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2013 – The Year Of Process Change

2013 – The Year Of Process Change

Our World | On 11, Jan 2013

I have called 2013 the year of process change because I believe the way agents, corporates, hotels, venues and DMC’s do business must change.

A recent agency survey identified events volumes in 2012 had remained largely static, but that there had been significant churn, i.e. the same clients were not doing the same events year on year. This for me is the biggest change in the market and also potentially the greatest challenge. This is not unique to events as many companies in many markets spend more winning an order than its initial value. Whilst on the surface an insane business practice, the belief is that the potential lifetime value of the customer is greater than the 1st product sale loss. Amazon for example probably doesn’t have a great margin when someone orders a 99p spatula and they deliver it for free.

In events, the time spent identifying the opportunity, building a relationship and then preparing, planning and delivering the pitch is increasing. It is also becoming more difficult to recover over time if clients do not repeat the same activity.

The cost of tendering

The percentage of business going to tender has increased in 2012 and therefore so has the sales cost. That extra cost flows through the industry.

A simple law of economics says that if you only win 1 in 4 pitches, then the one you win is paying for the 3 you lost. I heard recently that DMC’s only win 1 in 9 pitches from agencies – hardly surprising if 3 agencies put forward 3 recommendations, in effect creating 9 proposals for what is ultimately only one piece of business. If the average tender list grows to 5 agencies and therefore 15 DMC proposals and up to 50 hotel quotes for one piece of business – that is a very expensive event and very inefficient process. Of course, not all business goes via agencies, probably more than 50% goes direct from in house teams. Does this save money? Not necessarily as the corporate has the direct employment cost, allocated overhead and the other employment intangibles. Added to this, do you think a DMC, venue, airline or hotel discriminate between a quote to an agency and one to a corporate? So in essence, when a corporate goes direct, they not only have their own increased costs, they end up subsidising part of the supply chain. Not only is this totally bizarre, it’s ludicrous and the industry needs to change.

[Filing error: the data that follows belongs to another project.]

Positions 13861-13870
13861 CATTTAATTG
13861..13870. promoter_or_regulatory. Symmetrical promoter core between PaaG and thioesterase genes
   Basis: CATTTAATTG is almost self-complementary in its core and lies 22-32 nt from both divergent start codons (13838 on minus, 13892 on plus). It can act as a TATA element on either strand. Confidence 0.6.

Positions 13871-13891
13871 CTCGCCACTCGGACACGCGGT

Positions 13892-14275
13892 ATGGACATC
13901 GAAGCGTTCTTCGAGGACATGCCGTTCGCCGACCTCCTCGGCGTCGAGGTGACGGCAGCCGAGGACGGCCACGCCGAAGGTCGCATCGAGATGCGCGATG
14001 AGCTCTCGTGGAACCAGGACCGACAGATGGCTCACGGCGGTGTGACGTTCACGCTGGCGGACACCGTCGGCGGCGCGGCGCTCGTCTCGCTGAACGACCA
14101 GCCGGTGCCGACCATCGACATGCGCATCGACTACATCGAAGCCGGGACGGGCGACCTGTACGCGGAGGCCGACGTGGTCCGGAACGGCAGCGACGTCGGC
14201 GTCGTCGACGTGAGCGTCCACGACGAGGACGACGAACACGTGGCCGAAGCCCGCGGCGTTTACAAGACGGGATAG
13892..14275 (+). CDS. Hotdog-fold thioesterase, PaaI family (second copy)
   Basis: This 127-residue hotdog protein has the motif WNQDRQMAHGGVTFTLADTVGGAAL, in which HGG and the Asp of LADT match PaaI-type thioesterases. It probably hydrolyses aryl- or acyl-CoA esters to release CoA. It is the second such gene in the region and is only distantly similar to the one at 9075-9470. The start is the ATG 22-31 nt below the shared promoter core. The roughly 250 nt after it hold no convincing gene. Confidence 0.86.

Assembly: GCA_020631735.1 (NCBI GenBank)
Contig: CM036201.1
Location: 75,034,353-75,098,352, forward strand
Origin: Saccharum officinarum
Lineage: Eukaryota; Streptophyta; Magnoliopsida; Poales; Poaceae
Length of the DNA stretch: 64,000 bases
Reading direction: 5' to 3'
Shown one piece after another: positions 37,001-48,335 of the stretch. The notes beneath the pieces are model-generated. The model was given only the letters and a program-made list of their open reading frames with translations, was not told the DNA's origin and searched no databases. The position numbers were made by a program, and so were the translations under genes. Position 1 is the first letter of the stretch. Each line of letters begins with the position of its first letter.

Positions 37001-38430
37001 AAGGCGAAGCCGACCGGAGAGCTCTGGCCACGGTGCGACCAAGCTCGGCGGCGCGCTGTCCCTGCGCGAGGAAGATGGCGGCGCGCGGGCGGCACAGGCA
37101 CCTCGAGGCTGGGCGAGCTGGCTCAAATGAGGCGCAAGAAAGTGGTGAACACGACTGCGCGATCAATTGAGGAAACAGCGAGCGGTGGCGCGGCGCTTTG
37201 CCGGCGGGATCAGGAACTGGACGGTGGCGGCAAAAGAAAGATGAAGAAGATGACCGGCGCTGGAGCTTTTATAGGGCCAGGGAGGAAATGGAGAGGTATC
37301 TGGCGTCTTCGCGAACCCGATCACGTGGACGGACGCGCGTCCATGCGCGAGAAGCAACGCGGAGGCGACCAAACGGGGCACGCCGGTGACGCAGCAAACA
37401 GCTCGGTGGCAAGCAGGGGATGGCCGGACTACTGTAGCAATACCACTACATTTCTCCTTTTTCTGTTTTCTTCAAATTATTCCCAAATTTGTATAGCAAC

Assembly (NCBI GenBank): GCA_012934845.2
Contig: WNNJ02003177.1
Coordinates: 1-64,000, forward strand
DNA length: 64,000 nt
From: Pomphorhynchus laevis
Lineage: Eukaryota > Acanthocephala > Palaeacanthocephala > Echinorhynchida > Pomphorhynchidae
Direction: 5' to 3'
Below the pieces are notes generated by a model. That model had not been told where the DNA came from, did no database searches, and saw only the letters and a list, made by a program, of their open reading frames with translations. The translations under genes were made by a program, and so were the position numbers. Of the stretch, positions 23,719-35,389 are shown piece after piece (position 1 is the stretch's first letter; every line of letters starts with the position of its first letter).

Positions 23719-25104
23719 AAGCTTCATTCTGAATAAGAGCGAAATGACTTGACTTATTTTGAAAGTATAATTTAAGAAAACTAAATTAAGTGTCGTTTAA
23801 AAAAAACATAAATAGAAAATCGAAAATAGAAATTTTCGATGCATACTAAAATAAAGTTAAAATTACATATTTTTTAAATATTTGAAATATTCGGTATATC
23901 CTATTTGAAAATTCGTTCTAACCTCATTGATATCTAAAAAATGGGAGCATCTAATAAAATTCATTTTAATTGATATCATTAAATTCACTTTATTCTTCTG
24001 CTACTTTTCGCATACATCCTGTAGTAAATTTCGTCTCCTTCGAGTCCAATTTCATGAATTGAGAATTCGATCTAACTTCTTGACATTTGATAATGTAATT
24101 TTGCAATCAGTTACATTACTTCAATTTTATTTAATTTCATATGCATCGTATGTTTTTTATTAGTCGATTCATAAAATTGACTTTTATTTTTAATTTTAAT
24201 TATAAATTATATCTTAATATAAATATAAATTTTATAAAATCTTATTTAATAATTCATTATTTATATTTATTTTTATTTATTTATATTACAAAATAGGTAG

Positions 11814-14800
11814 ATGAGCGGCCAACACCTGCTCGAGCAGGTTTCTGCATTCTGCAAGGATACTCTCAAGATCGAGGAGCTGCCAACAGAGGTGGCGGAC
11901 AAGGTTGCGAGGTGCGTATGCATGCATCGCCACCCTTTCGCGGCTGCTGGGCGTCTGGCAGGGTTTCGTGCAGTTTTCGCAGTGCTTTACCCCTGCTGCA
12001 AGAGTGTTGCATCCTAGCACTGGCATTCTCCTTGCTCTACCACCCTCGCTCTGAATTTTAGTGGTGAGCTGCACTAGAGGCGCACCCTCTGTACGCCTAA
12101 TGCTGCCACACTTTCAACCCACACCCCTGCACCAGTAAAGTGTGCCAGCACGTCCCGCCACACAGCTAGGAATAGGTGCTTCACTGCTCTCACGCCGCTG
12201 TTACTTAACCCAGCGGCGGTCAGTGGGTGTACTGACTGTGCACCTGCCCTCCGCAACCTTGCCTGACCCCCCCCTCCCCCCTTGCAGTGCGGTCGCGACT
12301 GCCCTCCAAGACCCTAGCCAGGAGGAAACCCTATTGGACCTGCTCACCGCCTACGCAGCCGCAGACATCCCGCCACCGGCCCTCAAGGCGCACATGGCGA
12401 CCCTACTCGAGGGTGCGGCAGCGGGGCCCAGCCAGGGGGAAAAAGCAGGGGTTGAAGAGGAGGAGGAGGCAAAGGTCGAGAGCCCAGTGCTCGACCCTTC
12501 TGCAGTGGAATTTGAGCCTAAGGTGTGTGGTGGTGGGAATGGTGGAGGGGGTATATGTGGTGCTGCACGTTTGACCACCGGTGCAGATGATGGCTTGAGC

The tender process is designed to create the best ideas and generate the best value, but does it? Whilst every procurement department believe they have secured a good value deal, surely the inefficiencies that are built into the events system dictate that these sales and marketing costs end up being paid for elsewhere.

I recognise that every product has this from baked beans to an A380, but in most sales environments the cost of acquisition is being driven out of the industry through technology and communications. In events, the protracted procurement process whilst designed to reduce costs is potentially increasing them. This is why I believe the process has to change and soon.

Nigel Cooper